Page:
What are the special hazards from volcanic ash?
Mount St. Helens erupting
The May 18, 1980 eruption of Mount St. Helens. A massive ash plume was sent high into the atmosphere. Wind blew 520 million tons of ash eastward across the United States and caused complete darkness in Spokane, Washington, 400 km from the volcano. United States Geological Survey image by Robert Krimmel.
Most volcanic hazards affect only those regions within a few kilometres of a volcano. Volcanic ash, however, may affect regions thousands of kilometres from its source. This means that Canada might be impacted by ash from distant volcanic eruptions, especially eruptions in Alaska or Washington. Volcanic ash is unlike the soft ash produced by burning wood: it is hard, abrasive, slightly corrosive and electrically charged, and it does not dissolve in water.
Ash from Mount St. Helens
Ash from Mount St. Helens, erupted May 18, 1980, collected 39 km downwind. United States Geological Survey image by D. Weiprecht.
Ash poses a serious threat to aircraft because it can abrade surfaces, can contaminate openings, and can be sucked into jet engines and melted, causing severe damage. On or near the ground, volcanic ash can reduce visibility, make surfaces slippery, cause roofs to collapse, damage crops and wild plants, clog ventilation systems, corrode metal, contaminate water supplies, irritate or damage eyes, and pose a health risk to people with respiratory problems.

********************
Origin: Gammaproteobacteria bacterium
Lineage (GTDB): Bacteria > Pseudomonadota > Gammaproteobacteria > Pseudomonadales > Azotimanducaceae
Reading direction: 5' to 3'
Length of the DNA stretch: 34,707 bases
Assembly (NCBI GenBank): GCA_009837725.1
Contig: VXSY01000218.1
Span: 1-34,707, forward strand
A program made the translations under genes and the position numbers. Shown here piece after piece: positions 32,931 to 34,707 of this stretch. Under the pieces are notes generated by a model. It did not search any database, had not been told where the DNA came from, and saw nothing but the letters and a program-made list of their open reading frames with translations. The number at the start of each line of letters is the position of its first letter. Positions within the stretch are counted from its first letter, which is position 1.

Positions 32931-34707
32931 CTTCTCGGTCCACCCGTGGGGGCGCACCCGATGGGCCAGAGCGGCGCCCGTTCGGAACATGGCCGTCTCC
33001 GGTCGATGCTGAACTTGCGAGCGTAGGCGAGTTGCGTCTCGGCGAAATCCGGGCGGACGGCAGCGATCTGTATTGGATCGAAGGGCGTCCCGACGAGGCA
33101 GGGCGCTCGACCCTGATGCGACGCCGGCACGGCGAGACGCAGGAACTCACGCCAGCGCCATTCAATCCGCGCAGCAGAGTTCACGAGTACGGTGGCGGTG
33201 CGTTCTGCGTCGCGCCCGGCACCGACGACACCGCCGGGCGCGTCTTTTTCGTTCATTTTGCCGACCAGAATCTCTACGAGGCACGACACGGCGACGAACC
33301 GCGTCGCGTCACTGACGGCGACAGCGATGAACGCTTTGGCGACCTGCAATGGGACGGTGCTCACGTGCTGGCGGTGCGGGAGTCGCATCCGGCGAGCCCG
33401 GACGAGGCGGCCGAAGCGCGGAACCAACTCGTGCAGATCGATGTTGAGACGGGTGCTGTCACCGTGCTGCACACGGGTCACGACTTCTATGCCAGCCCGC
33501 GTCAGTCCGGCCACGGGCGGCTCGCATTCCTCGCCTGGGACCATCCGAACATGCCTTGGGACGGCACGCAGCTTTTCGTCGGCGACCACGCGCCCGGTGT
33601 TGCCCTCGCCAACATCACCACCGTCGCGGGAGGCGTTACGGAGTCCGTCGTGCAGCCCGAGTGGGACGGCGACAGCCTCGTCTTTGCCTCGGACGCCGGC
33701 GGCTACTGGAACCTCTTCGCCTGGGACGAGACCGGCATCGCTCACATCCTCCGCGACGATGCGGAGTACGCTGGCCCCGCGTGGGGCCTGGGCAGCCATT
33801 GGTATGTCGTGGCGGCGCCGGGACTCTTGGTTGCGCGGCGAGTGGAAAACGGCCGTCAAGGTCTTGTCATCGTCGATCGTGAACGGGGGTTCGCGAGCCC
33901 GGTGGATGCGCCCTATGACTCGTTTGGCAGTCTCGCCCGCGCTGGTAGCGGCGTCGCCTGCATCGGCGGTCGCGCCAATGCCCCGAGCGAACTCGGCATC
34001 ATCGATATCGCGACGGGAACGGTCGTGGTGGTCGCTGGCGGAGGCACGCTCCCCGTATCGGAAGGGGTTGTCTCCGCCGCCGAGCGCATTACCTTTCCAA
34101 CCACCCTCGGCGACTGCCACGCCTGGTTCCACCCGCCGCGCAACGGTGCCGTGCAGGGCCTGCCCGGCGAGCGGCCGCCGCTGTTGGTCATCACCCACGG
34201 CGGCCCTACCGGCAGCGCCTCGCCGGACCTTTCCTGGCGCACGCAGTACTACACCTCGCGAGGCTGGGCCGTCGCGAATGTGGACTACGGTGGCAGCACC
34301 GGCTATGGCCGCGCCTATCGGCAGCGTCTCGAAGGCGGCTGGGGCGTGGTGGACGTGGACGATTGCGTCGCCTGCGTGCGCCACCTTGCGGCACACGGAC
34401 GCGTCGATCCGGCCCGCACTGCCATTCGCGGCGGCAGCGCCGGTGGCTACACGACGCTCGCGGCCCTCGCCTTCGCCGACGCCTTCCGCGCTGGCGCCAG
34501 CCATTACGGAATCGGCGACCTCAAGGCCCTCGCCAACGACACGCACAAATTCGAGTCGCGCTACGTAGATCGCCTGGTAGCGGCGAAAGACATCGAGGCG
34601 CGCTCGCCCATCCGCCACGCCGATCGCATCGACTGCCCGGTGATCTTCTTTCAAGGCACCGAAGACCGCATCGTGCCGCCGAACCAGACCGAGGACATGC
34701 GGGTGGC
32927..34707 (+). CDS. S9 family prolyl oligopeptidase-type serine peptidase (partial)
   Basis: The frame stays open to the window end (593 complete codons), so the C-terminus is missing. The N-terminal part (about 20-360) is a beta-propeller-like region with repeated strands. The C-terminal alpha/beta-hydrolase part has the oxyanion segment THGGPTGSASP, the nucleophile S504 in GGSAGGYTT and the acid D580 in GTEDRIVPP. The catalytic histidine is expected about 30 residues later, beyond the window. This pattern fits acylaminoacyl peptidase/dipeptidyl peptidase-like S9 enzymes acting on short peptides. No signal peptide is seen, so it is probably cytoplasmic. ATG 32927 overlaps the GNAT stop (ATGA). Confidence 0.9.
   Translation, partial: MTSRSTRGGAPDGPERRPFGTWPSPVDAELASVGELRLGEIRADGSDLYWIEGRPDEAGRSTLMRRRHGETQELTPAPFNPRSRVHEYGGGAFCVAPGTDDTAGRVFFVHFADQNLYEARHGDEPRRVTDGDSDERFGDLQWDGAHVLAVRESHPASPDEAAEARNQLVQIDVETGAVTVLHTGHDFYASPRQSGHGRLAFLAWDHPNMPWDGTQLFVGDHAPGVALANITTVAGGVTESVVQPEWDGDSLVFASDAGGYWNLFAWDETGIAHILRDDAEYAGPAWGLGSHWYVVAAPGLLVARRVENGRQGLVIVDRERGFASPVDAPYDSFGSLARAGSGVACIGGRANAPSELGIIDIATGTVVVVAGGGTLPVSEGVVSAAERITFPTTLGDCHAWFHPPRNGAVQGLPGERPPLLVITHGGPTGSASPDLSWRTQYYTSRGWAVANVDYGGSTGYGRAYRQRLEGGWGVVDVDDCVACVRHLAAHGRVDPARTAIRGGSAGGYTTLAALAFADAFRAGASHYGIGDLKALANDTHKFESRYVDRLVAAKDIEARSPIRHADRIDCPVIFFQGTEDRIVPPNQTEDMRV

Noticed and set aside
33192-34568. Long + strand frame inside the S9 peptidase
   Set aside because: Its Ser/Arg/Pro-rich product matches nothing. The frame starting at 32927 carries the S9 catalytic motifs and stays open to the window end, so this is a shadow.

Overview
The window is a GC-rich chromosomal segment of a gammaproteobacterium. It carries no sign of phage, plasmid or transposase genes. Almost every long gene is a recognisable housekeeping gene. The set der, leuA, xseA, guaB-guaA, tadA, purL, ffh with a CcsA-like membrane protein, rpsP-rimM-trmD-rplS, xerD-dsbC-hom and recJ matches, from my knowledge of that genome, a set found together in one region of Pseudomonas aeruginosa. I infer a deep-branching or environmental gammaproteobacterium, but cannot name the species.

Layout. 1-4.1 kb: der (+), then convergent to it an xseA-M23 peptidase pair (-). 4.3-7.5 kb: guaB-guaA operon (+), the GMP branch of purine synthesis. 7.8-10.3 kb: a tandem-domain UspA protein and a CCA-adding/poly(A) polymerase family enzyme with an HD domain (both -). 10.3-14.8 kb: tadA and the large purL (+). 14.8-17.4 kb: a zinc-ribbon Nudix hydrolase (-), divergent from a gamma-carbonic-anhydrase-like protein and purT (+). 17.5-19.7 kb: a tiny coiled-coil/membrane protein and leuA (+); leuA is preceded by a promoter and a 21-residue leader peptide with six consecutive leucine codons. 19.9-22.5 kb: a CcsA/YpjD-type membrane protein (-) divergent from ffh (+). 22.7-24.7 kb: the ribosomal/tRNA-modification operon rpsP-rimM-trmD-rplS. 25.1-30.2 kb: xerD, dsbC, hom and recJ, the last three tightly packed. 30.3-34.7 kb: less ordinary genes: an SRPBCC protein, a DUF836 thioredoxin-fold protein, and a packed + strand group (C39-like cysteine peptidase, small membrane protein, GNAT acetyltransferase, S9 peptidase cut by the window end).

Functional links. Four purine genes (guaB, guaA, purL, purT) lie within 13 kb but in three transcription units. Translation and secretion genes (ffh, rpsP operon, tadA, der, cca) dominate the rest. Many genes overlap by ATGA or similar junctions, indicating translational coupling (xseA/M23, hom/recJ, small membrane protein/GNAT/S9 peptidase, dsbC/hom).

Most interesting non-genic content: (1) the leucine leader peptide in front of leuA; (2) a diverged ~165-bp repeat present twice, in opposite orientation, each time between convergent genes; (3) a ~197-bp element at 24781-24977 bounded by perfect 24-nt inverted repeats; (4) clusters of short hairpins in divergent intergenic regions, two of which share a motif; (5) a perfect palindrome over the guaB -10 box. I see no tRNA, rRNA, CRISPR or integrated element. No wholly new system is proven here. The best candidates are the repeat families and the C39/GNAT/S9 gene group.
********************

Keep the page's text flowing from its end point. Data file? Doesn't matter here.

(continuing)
Ash from Pavlof volcano
Ash collected from Pavlof volcano, Alaska, 2013. 50 μm equals 0.05 mm. United States Geological Survey/ Alaska Volcano Observatory image by Kristi Wallace.
Cleanup of volcanic ash can be tedious, time-consuming, and expensive. If a large explosive eruption occurred in or near Canada, air travel disruptions would be likely, even in areas where no ash was deposited on the ground, as was the case during the 2010 eruption of Eyjafjallajökull in Iceland.
Aircraft window frosted by volcanic ash
Frosting of aircraft window by volcanic ash: the cockpit window of the KLM B747 airplane that encountered the ash cloud from Mount Redoubt, Alaska in December 1989. (Image by René Servranckx, Environment Canada)
The Interagency Volcanic Event Notification Plan (IVENP) ensures rapid and effective communication of information to the aviation community (and other key agencies) about the sudden onset of volcanic eruptions within or near Canada.
Vehicle covered in ash
Vehicle covered in ash and snow at Seldovia, Alaska, from an eruption of Redoubt volcano on April 4, 2009. United States Geological Survey/ Alaska Volcano Observatory image by Kristi Wallace
Worldwide, nine Volcanic Ash Advisory Centres (VAACs) monitor volcanic ash plumes and use computer models to predict where ash will go. Environment Canada’s Montreal Volcanic Ash Advisory Centre deals with volcanic ash hazards in Canadian airspace.